Reared from an early age on marathon mall trips with my mom and aunts, I did not anticipate that I would ever tire of the physical act of shopping.
But these days, I'm dismayed by the growing lack of civility between shoppers and sales clerks and I find myself turning to online retailers more often.
Think I'm being dramatic? Witness two encounters shared by friends:
K was shopping at an upscale Lake Norman boutique and had tried on a designer dress that didn't quite fit. She told the sales clerk, who responded, “Well, maybe that can be your goal – to fit in that dress.”
R was attempting to pay for her purchases at a gift shop when the clerk started offering snarky, unsolicited advice about her weight.
As they shared their jaw-dropping stories, I was amazed by their ability to maintain their composure. If I had been blindsided by rudeness like that, there would be words exchanged, managers spoken to and no purchases made (no matter how badly I wanted the items).
There's simply no excuse for that type of behavior. If you're having a bad day, or you don't like your job, please don't take your frustrations out on the customer.
But don't mistake my outrage for being an attack on salespeople, I've got plenty for unreasonable shoppers as well.
I'm familiar with the thankless work that makes up the service/retail industry: I put myself through college waiting tables and worked in accessories at Hudson's in Battle Creek, Mich., part-time to make ends meet after I took my first newspaper job.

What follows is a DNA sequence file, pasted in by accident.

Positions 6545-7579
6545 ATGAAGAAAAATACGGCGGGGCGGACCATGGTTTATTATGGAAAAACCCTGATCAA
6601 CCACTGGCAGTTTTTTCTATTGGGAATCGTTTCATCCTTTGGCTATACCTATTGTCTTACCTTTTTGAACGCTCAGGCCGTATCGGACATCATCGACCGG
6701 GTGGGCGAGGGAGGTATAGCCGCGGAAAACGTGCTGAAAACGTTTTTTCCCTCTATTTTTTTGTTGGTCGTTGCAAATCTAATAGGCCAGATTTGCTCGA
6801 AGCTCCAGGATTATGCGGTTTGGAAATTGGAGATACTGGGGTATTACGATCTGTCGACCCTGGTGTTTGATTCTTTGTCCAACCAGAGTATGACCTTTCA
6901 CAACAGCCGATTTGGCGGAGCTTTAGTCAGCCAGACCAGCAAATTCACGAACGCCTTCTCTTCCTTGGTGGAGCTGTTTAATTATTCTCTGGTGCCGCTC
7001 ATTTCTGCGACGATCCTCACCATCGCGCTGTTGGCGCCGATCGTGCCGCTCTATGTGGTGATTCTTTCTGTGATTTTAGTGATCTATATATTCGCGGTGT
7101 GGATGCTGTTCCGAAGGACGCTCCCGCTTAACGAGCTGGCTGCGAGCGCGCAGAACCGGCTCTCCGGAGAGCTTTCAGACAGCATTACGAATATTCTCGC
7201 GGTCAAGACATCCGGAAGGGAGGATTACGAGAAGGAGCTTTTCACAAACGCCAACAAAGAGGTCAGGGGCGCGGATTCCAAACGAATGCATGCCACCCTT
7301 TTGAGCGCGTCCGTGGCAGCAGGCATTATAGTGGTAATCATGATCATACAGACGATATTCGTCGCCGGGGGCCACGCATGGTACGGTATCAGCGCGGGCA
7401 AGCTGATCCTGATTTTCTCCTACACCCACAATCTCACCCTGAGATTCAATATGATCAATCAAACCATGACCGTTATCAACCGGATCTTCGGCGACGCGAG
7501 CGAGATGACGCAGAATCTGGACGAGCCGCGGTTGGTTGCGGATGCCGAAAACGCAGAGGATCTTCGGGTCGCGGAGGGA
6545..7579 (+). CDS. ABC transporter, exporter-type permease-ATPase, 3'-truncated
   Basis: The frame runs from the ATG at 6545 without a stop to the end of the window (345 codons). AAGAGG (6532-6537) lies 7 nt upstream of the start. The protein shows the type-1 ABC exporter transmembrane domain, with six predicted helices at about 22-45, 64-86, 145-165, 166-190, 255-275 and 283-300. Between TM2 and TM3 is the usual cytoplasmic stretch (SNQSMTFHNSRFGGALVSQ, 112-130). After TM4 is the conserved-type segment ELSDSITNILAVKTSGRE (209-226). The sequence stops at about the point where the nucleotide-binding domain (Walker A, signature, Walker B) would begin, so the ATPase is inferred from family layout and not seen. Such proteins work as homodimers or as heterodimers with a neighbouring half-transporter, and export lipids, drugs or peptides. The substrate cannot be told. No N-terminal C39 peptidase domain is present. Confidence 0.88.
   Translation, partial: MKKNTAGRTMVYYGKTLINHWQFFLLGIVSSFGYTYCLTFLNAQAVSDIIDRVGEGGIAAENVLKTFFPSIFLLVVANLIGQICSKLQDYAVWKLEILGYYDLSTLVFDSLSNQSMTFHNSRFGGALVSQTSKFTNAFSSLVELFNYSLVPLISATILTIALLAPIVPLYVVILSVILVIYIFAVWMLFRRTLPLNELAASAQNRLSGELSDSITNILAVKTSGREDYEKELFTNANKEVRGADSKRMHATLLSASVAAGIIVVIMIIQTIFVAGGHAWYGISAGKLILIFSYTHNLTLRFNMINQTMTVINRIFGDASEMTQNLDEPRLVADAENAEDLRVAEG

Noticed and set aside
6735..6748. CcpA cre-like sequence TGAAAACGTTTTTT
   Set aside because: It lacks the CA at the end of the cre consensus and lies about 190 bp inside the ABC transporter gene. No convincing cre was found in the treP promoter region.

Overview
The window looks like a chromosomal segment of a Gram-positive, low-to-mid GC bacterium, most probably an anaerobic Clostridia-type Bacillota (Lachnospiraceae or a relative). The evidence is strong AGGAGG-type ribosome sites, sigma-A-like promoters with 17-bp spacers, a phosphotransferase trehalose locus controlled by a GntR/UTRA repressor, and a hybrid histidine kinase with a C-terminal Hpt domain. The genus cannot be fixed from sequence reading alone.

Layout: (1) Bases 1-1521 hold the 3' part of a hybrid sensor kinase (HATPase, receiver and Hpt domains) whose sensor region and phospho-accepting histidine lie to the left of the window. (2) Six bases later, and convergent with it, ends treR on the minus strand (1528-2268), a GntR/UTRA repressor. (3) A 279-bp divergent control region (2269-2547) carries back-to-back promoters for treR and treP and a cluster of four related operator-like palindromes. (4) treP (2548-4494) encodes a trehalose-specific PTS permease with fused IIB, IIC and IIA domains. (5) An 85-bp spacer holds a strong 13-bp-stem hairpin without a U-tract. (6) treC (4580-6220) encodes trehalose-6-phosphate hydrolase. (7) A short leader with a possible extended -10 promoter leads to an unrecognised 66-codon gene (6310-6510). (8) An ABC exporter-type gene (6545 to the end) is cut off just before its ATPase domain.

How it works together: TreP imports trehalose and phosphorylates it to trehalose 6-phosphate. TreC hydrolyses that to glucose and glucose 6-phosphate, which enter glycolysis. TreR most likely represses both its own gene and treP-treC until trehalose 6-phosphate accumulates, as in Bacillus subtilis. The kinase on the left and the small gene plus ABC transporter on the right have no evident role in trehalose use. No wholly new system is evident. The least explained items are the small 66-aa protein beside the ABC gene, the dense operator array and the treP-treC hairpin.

At Hudson's, we were visited weekly by a customer who would empty the contents of her purse onto our counter and demand returns of items that she had clearly bought ages ago (the tags were yellowed and had an old logo on them). I couldn't believe management would tolerate such behavior, but they said she was a regular, and they felt bad for her.
Of course, shoppers could do better, too. Just because you're spending money at a store doesn't mean it's acceptable to be ugly. I am guilty of taking out my frustration at a long wait in line on innocent salespeople. And I immediately feel bad about it.
It's not their fault I'm eternally running behind, or that I happen to be in line when a new employee is learning how to work the register.
Let's make a pact – especially as we head into a holiday season in a tanking economy that shows no signs of stopping – to mind our manners.
Shoppers, clean up after yourselves in fitting rooms. Check your superior attitude at the door – retail clerks are not your personal servants. Say please and thank you.
If you don't like the service you're receiving, take your business elsewhere.
Sales staff, leave your preconceptions at home. And keep the unsolicited advice/observations to yourselves.
The next time you sense a retail experience is heading down a dark path, take a deep breath and remember: Consideration and decorum never go out of style.